Staff

Commissioners

The Treaty Commission's impartiality is reflected in its composition and the way it makes decisions. Commissioners do not represent the Principals that appoint them, but instead act independently. Decisions require the support of one appointee of each of the Principals.

The First Nations Summit elects two Commissioners and the federal and provincial governments appoint one each. The four part-time Commissioners serve two-year terms. The Chief Commissioner is appointed to a three-year term by agreement of thePrincipals. In the absence of a Chief Commissioner, the four remaining Commissioners unanimously agree to appoint one of them to act as Chief Commissioner.

Click the Commissioner’s image to read their bio.

Francis Frank
Commissioner

Francis Frank was first elected by the First Nations Summit in 2015 and began serving his third two-year term in March 2019. He is from Tla-o-qui-aht First Nations on the west coast of Vancouver Island, and is a trained social worker with a BSW from the University of Victoria. 

Prior to joining the Treaty Commission, Francis served his community in a variety of roles, including as Chief for fourteen years, negotiator for ten years, and band manager for six years. He has extensive experience in negotiations and was directly involved in the negotiation of the first interim measures agreement, as well as the first incremental treaty agreement in British Columbia, successfully securing land and finances for his nation. 

Francis lives in Port Alberni and is married with five children, three foster children, and four grandchildren.

Commissioner Clifford White
Clifford White
Commissioner

Clifford White (Nees Ma’Outa) was elected by the First Nations Summit for a two-year term beginning in March 2019. He is a hereditary leader and former elected Chief of the Gitxaala Nation. 

Clifford is a facilitator and trainer with Nawaabm Enterprise and is an elder in the First Nations Court in New Westminster, where he has been involved for more than 12 years. He is chair of the First Nations Advisory Committee of BC, Executive Chair for the NorthernNations Cooperative, President of the Prince Rupert Indigenous Housing Society, a Board member for the New Relationship Trust, and works with BC’s Aboriginal Family Healing Court project. He continues to work with the Province’s Industry Training Authority, Private Industries, Union and Non-Union trades on Indigenous workforce developments. His passion is for commercially sustainable environmental management and developments on the North Coast.

Clifford studied Business and Commerce at the University of British Columbia. He is married to Lynn, has three children, four grandchildren and a rez dog.

Commissioner Angela Wesley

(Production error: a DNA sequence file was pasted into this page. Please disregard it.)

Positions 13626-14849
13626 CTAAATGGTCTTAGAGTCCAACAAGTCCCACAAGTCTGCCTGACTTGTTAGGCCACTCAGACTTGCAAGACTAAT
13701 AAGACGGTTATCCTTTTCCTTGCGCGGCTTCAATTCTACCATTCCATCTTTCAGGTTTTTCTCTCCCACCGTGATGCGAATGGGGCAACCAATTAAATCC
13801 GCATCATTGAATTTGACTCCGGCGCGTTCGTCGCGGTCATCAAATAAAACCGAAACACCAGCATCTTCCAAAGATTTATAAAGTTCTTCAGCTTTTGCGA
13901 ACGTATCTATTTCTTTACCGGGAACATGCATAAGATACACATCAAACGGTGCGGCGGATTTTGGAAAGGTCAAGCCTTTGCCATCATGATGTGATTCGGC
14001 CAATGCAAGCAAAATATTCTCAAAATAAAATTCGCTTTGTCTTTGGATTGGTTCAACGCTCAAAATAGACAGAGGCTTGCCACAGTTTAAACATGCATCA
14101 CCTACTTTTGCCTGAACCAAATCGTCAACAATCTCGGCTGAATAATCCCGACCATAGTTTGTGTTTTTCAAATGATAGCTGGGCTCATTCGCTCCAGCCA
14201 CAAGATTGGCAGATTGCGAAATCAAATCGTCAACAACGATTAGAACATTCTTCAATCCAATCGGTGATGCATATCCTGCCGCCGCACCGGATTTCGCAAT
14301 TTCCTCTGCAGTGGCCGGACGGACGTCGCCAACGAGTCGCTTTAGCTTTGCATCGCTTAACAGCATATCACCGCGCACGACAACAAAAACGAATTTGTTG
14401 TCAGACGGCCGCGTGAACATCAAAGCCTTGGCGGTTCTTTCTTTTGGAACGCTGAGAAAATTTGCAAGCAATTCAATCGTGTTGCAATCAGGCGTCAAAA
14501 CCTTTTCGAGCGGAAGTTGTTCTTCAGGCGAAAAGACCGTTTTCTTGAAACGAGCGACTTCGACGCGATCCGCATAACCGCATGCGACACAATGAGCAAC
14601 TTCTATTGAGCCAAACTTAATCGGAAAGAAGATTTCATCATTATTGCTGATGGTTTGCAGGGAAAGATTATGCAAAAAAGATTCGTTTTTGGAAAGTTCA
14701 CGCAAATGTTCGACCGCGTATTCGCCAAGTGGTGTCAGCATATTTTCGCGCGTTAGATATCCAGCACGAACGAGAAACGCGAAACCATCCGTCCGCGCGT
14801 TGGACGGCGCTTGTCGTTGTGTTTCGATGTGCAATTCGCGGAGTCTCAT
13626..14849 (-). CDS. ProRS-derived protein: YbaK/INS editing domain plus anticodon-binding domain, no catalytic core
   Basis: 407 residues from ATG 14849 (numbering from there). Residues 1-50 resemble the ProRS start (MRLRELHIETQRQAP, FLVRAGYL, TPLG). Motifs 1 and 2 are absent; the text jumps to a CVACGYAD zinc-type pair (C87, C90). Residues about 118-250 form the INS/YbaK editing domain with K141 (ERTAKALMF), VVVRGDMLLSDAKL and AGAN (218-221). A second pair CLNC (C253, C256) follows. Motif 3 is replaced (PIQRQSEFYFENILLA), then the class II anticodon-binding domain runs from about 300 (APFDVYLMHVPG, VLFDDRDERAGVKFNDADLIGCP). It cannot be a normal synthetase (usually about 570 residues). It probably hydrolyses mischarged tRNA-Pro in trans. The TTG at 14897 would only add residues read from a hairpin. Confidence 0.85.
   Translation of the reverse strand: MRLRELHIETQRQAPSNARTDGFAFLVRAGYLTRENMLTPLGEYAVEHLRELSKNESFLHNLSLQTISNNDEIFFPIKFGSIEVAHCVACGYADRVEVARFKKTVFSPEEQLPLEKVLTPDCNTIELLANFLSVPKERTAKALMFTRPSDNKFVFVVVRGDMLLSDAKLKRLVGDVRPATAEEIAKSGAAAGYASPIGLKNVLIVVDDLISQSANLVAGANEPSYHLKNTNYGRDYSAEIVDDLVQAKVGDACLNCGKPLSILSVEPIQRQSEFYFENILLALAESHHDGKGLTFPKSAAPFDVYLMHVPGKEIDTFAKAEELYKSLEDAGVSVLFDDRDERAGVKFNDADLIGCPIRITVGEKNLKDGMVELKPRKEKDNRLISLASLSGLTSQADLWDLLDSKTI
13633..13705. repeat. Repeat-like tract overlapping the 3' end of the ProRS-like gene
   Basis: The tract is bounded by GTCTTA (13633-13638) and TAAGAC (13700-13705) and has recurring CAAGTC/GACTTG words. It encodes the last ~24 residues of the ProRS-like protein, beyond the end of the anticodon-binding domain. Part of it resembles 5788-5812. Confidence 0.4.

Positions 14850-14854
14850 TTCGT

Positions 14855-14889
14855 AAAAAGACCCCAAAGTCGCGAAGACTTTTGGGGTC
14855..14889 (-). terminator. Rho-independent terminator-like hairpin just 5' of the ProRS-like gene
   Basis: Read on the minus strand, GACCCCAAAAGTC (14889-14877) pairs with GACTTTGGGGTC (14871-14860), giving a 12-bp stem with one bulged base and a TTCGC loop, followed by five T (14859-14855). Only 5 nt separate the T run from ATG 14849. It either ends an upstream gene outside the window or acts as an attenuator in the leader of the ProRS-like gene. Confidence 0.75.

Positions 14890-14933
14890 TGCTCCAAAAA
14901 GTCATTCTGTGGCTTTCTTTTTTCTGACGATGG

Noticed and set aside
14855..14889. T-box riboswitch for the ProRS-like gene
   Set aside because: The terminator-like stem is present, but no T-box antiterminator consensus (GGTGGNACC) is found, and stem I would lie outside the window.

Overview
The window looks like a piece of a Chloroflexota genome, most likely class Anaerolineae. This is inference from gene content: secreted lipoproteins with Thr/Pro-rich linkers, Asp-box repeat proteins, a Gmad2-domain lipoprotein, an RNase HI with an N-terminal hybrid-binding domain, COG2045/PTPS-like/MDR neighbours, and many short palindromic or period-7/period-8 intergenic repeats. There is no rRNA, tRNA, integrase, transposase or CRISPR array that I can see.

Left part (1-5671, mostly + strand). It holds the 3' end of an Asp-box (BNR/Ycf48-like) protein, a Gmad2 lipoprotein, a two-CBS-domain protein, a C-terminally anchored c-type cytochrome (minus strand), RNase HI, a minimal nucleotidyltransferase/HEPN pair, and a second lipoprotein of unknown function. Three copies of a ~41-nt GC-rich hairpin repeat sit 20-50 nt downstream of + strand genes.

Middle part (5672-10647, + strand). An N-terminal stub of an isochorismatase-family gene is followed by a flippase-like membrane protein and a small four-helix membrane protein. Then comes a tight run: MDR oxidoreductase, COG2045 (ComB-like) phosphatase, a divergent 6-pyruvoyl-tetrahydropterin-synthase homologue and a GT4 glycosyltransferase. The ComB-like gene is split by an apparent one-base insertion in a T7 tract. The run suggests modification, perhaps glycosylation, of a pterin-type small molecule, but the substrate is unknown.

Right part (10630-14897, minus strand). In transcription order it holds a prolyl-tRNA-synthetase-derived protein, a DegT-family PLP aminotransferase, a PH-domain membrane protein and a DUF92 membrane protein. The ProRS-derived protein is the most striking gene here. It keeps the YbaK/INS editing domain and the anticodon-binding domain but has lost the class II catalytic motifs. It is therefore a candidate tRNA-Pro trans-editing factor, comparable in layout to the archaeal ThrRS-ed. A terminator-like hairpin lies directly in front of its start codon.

Angela Wesley
Commissioner

Angela Wesley was appointed by the Government of British Columbia to a two-year term beginning December 2018. She is a citizen of the Huu-ay-aht First Nations (Nuu-chah-nulth), one of five First Nations implementing the Maa-nulth Treaty on the west coast of Vancouver Island. 

Since 1992, through her consulting company Wes-Can Advisory Services, Angela has worked extensively with First Nations throughout BC, providing advisory and facilitation services in the areas of strategic planning, community development, communications, community engagement, and governance capacity building. 

Angela has remained actively involved in the implementation of Huu-ay-aht’s treaty and self-governance, and has served as Speaker (Legislative Chairperson) for the Huu-ay-aht First Nations Legislature and Annual People’s Assemblies and serving as the Board Chair/President for the Huu-ay-aht Group of Businesses since 2012. 

She serves on the Board of Directors of the Toquaht First Nation Holdings Board, the New Relationship Trust, and the Land Title and Survey Authority of BC and previously served as Executive Member and Chair of the Nicola Valley Institute of Technology and on the Board of Directors of the Royal British Columbia Museum. 

Angela resides in her husband Gerald’s traditional territory of Kitsumkalum in Terrace and enjoys the company and teachings of her grandson every weekend.

Commissioner Mary-Ann Enevoldsen
Mary-Ann Enevoldsen
Commissioner

Mary-Ann Enevoldsen was appointed by the Government of Canada to a two-year term beginning in May 2018. She is from Homalco First Nation, and was the first woman to be elected Chief, a role she held for three years after serving as councillor for eleven years.

Since 1993 Mary-Ann has been involved in treaty negotiations and has extensive experience in various roles, including negotiating complicated shared territory agreements with First Nation neighbours. She is an advocate for cultural revitalization and passionate about ensuring Homalco traditional knowledge and practices are passed down to the next generation and shared with the entire community of Campbell River.

Mary-Ann is married to Marcus Enevoldsen and has two sons and five grandchildren.

Address

700-1111 Melville Street
Vancouver BC
V6E 3V6
604 482 9200

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